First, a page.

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Toothless law is a slap in face

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Being a believer in limiting the power of government to control our lives, I am wary of laws that allow the government to control anyone's expression. First Amendment concerns aside, the recently passed "English only" law goes a step further to prescribe not only what someone can say, but how they say it and with whom.

As a Spanish teacher, I have spent considerable effort encouraging, promoting and teaching an open view about language and the benefits of language learning. It is alarming to see language, the principle means of personal and cultural expression, used as leverage in the larger political and cultural debates of our society.

This recently passed law prohibits the government from using any language other than English in its official dealings or actions with many obvious practical exceptions, i.e., law enforcement, education, tourism, public safety, etc.

This toothless law has so many exceptions to its "English only" mandate that it dilutes any benefits that its proponents claim. In reality it ends up having minimal impact on actual law and the operation of government. The real impact with this law occurs as a negative social statement about immigrants and the ongoing assimilation or accommodation of new arrivals to the United States.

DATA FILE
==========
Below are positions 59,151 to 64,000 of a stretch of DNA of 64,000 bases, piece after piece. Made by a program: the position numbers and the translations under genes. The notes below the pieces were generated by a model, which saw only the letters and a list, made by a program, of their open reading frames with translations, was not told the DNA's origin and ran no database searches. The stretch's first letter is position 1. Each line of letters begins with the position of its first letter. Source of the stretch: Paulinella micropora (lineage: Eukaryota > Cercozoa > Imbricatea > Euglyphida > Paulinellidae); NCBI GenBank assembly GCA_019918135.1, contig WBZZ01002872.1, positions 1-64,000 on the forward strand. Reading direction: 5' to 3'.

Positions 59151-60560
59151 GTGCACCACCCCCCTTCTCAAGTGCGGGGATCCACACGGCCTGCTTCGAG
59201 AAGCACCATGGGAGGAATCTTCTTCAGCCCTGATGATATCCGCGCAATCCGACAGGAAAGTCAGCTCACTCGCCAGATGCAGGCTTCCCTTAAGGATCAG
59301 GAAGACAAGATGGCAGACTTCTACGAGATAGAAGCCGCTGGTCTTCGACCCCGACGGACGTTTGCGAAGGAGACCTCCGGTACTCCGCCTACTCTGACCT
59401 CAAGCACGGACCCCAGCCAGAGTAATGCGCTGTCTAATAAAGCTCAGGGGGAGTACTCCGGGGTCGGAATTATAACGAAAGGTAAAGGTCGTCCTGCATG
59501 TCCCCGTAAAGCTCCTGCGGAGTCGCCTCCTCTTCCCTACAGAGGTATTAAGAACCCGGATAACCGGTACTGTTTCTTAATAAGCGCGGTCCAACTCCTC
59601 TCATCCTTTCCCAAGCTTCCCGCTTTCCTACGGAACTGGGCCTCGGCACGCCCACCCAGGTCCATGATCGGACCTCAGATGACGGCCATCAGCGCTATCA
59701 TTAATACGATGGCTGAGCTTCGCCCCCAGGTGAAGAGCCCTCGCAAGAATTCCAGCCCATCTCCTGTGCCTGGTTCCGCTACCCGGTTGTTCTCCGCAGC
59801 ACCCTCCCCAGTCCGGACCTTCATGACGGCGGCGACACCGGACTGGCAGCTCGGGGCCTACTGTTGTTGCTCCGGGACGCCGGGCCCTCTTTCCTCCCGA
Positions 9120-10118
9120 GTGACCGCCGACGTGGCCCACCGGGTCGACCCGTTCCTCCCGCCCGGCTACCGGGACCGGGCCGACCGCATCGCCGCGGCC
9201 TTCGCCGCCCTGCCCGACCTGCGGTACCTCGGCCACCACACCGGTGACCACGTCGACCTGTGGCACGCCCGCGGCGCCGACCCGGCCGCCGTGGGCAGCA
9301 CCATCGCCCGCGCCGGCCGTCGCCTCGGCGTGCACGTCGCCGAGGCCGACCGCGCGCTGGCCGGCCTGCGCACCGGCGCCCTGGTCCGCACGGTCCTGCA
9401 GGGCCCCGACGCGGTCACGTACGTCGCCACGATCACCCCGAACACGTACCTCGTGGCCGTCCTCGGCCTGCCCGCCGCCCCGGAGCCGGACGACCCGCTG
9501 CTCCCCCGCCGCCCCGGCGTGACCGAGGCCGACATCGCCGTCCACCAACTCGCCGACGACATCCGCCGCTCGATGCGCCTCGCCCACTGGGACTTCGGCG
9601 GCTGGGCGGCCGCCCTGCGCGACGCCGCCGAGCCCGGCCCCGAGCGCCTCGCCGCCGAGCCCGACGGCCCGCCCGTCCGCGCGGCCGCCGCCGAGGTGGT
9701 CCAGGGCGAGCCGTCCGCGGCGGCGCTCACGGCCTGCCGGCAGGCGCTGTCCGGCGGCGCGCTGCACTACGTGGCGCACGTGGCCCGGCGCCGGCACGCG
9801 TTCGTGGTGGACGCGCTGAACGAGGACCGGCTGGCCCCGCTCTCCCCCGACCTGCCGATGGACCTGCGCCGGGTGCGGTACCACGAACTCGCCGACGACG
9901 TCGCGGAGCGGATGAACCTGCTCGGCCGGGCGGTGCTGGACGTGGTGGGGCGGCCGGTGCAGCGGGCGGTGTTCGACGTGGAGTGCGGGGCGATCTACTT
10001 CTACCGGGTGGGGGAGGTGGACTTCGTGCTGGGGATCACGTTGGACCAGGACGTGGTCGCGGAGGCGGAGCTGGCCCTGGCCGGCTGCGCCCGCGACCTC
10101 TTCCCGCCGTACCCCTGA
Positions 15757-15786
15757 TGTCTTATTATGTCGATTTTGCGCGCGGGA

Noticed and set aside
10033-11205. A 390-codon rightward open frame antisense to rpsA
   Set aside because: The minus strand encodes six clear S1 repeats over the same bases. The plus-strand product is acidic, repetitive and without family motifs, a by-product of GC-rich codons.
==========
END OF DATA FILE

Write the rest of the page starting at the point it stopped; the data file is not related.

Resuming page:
Many of my middle-school students have expressed fears, real or imagined, regarding the passage of Initiative A in the recent election. One girl asked sincere questions about the consequences for her German relatives that come to visit. Another teenage girl asked if she could be arrested if she spoke Spanish in a store. Yet another Tongan student wondered how they can do this in our country — it's supposed to be free.

In a school where up to 28 different languages are spoken at home, such a law adds to the stress of children in families already dealing with the cultural, economic or linguistic challenges they face in a new land. In spite of any good intentions surrounding the ideas in this debate, this law has left large groups of our society feeling the sting of a resentful slap in the face as they stand on the unwelcome mat of Utah.

This public initiative has codified into our law separate classes of language "haves" and language "have nots," which fundamentally violates the principles upon which our unique American society rests. At the very least, the message received is mean-spirited, hurtful and counterproductive as our society works to solve the problems inherent in welcoming all seekers of "Life, Liberty, and the pursuit of Happiness."

Let's include language in the American marketplace of ideas — laws to restrict or constrain communication between the government and its people are unnecessary.

English is used and spoken as a common language in our society by the common choice of its citizens and has been used without government interference for centuries. As our courts consider the difficult social debate while reviewing this law, we should urge in this case a respectful deference to the basic rights established in our Constitution. Government regulations, or even the law, are not needed to "teach us all a lesson" about the importance of learning English.


Keith Homer teaches at Glendale Middle School in the Salt Lake City.